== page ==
Pulut Ikan Masin is very common in the upper east coast of Peninsular Malaysia as well as other parts of Southeast Asia; namely Thailand, Burma, Laos and Indonesia. A cup of glutinous rice has about 150 calories, 2 very small cut of salted-fish has about 50 calories and another 50 for a spoon of grated coconut. In total, a plate of Pulut Ikan Masin has about 200 calories. I am highlighting it in case you need to keep track of your daily calorie intake.

So, if you are craving for Pulut Ikan Masin, come to Bukit Belacan (Lembah Jaya Utara), Ampang, Selangor and look for Gerai Cik Ani Goreng Pisang. You can ask for additional spicy sambal if you like and the price for a plate is RM2. It is only available during breakfast time from 7am to 11am, Monday to Saturday.

Gerai Cik Ani Goreng Pisang is located at the main road of Jalan Bukit Belacan, just in front of the 4th building of Permai Flats where a musolla (surau) is situated. There is also a grocery shop in front of Gerai Cik Ani.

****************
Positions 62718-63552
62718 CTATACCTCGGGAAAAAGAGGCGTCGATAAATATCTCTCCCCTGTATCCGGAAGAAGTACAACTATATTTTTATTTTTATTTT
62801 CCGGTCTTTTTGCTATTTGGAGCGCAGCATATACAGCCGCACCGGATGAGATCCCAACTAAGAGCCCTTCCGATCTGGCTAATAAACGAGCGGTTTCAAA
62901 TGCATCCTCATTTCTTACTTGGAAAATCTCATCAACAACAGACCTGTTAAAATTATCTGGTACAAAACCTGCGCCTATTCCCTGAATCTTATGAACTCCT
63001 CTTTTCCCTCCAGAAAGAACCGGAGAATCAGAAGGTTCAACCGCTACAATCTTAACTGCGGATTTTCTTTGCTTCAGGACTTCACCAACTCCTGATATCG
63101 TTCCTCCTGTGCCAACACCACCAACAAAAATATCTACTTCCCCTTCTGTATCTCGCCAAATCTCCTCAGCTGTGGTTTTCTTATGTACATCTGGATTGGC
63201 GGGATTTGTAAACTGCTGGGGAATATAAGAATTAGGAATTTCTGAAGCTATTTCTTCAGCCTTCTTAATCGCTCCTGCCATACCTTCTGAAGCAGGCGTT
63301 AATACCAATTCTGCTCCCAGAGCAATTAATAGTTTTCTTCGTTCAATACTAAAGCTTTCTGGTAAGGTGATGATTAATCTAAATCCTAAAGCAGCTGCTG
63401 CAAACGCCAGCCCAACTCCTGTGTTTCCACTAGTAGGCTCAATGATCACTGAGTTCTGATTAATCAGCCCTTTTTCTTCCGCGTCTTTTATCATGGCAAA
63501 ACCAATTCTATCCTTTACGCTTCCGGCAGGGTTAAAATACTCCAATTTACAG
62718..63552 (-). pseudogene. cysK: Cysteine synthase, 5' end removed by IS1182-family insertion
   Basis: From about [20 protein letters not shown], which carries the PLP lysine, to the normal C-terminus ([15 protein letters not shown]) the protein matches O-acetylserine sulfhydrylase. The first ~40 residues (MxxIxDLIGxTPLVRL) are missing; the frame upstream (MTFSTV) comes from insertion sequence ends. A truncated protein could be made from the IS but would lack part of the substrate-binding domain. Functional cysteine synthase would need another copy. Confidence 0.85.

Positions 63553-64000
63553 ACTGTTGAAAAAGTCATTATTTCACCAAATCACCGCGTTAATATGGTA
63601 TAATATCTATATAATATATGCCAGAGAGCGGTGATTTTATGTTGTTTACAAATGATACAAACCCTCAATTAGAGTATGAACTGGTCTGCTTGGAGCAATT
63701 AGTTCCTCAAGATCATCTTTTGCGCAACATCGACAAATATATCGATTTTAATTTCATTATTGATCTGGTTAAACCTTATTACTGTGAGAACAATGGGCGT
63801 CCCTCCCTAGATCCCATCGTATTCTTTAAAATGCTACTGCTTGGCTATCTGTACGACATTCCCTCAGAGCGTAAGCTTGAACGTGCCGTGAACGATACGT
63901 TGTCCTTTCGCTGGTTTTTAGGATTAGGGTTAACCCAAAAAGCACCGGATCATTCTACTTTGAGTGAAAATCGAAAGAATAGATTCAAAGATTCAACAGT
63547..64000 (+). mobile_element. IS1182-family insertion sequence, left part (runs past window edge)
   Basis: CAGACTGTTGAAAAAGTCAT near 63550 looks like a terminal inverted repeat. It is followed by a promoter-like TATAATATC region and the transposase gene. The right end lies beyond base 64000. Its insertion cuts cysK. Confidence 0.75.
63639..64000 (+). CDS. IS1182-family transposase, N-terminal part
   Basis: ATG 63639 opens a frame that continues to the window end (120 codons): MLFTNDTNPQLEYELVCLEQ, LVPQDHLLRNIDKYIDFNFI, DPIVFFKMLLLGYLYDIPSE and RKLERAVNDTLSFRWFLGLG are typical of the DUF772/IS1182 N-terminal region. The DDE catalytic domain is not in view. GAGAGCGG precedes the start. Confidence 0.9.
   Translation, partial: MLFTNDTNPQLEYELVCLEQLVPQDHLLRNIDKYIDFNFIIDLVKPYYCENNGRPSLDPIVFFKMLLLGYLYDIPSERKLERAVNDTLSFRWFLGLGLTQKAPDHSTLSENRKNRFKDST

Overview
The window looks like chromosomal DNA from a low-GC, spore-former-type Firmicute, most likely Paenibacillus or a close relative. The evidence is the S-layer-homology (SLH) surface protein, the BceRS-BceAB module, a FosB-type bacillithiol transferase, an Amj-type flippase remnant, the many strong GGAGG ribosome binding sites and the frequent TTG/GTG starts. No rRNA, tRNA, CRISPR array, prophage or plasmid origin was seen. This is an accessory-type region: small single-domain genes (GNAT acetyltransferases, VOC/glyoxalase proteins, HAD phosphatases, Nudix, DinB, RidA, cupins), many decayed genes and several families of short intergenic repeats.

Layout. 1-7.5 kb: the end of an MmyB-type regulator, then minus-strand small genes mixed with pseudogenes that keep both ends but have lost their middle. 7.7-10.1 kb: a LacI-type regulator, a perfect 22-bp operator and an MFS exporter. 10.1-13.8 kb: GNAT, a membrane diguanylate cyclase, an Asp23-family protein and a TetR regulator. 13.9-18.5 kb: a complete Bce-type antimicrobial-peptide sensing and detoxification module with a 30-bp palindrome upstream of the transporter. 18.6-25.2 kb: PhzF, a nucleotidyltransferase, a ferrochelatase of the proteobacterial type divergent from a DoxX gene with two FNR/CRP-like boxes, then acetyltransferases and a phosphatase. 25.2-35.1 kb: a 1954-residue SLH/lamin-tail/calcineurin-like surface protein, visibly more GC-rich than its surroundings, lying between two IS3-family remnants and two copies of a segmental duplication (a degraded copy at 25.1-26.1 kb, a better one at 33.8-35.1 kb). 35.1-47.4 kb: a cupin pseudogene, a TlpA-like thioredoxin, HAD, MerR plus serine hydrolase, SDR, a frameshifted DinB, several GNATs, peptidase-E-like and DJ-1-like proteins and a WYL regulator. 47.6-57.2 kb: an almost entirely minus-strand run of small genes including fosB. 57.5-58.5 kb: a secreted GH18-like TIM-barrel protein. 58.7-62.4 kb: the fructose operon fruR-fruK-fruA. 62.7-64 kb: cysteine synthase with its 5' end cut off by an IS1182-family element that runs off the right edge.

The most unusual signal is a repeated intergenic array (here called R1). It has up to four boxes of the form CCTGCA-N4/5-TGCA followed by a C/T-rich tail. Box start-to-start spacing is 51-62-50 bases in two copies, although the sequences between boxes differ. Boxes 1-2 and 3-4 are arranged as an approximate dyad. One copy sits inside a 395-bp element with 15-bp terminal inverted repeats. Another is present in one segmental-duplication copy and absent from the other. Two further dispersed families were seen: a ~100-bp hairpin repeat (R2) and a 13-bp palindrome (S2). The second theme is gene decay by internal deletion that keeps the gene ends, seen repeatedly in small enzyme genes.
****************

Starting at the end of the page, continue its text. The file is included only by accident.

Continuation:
Gerai Cik Ani is a typical by the road-side stall with only canopies to cover our head from the sun and the rain.  Expect to see a view of the locals; some waiting for bus, some driving out and about doing their chores and some in sporty attire walking/jogging their way to the nearby Ampang Forest Reserve. The area is very much a residence area where you can see few blocks of flats, surau, small shops, small houses, big houses, lush forest or even trace of people climbing up a hill nearby to put up flags.Very interesting view to complement a plate Pulut Ikan Masin dengan Kelapa Parut.

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Fraser’s Hill Day Trip

After having lunch in Damansara last weekend, my husband asked me, “where to next?” Instead of saying “home”, I said, “anywhere but here.” He replied, OK. Let’s go to Fraser’s Hill.” So, off we went.


Road to Kuala Kubu.

We took the Kuala Kubu Bahru route— E1, Route 1, Route 55 and Route 56—to reach Fraser’s Hill. We stopped by at Kuala Kubu Bahru town to buy USB phone cable; one of the things that we should have a spare in the car during spontaneous trip like this. Lucky our car has USB port, so charging is easy. The phone dubs as GPS.

 
Kuala Kubu Bahru town.